UNITED NATIONS (Reuters) - The world’s nations opened negotiations on Monday on an arms trade treaty meant to regulate the $55 billion global weapons market and prevent guns from pouring into conflict zones and fueling wars and atrocities.
One person every minute dies as a result of armed violence, and some 128 armed conflicts since the end of the Cold War in 1989 have led to at least 250,000 deaths each year, according to the Control Arms Campaign, an international advocacy group.
After years of debate, the U.N. General Assembly last October authorized formal talks. Monday marked the start of the first of three preparatory sessions over the next year, with a four-week conference planned for 2012 to finalize a treaty.
Supporters aim is to set common rules for international arms sales — from rifles to fighter planes — to replace a patchwork of national laws riddled with loopholes that make it easy to buy weapons for conflicts.
Key issues in the negotiations will include what criteria governments will have to fulfill to get a green light for arms sales and how compliance would be monitored.
U.N. disarmament chief Sergio Duarte told delegates from the 192 U.N. member states they could “help reverse the vicious cycles of conflict and armed violence, which up until now have so shattered and destroyed human life and potential.”
A treaty would seek “to inject some sense of predictability into a complex and sensitive issue,” conference chairman Roberto Garcia of Argentina said last Friday. That could stop arms fueling events like the 1994 genocide in Rwanda, where weapons were sold even after the killing began.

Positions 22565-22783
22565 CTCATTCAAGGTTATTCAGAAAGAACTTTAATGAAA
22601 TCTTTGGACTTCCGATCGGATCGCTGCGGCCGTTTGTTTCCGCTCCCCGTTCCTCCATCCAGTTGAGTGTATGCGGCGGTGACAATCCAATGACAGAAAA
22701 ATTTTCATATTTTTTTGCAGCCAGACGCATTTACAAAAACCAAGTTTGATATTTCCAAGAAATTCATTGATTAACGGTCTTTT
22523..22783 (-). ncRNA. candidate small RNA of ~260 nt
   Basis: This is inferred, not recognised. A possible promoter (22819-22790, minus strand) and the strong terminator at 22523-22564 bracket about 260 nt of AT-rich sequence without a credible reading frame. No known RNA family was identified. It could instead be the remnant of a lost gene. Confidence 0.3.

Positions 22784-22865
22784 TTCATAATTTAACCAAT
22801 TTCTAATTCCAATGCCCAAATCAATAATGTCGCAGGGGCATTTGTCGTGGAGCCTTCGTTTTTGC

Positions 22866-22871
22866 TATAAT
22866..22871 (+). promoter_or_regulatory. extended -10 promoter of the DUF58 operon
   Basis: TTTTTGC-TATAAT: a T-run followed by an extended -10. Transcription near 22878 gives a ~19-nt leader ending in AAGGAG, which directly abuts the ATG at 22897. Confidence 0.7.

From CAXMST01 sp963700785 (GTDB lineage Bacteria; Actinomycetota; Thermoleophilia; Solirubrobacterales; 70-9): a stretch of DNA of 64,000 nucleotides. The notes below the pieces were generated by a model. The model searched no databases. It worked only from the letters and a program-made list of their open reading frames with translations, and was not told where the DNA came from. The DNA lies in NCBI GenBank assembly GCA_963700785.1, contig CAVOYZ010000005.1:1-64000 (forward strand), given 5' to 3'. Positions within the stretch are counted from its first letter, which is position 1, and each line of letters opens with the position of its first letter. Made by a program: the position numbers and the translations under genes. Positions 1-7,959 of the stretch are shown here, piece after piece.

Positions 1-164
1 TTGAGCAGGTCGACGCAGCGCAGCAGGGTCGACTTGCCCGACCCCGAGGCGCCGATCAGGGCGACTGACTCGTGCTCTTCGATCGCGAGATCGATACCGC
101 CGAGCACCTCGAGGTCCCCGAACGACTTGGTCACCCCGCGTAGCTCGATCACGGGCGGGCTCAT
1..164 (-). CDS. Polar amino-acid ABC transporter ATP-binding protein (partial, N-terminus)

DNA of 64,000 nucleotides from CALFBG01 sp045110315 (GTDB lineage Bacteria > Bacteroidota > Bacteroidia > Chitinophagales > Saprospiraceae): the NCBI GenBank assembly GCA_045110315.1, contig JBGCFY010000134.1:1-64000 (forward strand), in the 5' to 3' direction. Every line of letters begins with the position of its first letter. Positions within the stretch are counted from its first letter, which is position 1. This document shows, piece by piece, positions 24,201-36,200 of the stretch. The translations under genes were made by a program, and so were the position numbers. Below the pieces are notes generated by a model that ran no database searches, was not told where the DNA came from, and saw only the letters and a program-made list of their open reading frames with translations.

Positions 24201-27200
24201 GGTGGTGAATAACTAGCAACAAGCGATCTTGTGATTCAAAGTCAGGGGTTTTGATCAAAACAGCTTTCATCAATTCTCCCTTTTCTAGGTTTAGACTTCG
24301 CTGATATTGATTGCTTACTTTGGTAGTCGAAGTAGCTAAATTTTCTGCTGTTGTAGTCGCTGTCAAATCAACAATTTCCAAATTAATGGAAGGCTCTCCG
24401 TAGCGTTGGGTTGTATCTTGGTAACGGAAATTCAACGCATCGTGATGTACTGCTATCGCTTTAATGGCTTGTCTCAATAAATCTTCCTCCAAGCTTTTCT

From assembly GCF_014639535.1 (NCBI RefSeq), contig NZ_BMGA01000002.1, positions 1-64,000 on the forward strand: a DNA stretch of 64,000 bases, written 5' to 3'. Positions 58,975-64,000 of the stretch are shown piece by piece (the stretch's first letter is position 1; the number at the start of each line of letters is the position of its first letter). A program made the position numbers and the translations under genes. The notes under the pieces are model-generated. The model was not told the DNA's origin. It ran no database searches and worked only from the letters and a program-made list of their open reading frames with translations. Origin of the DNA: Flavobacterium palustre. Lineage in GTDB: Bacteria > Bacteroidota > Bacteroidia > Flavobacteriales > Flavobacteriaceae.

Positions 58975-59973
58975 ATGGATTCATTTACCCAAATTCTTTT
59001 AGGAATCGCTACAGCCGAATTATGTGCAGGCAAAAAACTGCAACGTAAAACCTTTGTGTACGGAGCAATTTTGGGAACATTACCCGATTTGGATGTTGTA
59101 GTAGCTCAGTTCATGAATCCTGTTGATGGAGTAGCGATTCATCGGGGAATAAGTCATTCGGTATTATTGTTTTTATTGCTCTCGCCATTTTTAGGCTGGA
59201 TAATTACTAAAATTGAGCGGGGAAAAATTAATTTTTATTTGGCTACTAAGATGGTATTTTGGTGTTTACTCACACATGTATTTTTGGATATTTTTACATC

Not all countries are committed to a treaty. Major arms producers Russia, China, India and Pakistan were among 19 nations that abstained in last year’s General Assembly vote, and one country — Zimbabwe — voted against.
That indicated negotiations would be tough. Diplomats said a treaty would not be a panacea and rogue governments and militants would probably keep seeking black market options.
The United States, which controls two thirds of global arms sales, agreed to join the treaty drafting process only on condition that it be run on the basis of consensus — effectively giving it, and all other countries, a veto.
The resolution approved by the General Assembly also included a paragraph diplomats said was essential for the United States, where the right to private gun ownership is a sensitive domestic political issue. The paragraph says national governments will continue to regulate domestic arms sales.
Nevertheless, President Barack Obama’s decision to back the talks reversed the position of former President George W. Bush’s administration, which had opposed it on the grounds that national controls were better.
Advocacy groups urged U.N. member states to push for a tough treaty that would make it difficult for human rights violators to get weapons to kill their own people.
“By the end of the next two weeks, member states must have made real progress: and this means delivering a draft text,” said Anna Macdonald of aid group Oxfam, which wants a treaty.
British delegate John Duncan described that as “over-ambitious,” but said some countries now appeared more receptive to a treaty than they had last year.
“Even the Russians didn’t disagree on the need to stop weapons falling into the hands of criminals and terrorists. The question is how it’s going to be done,” he told Reuters.
Editing by Chris Wilson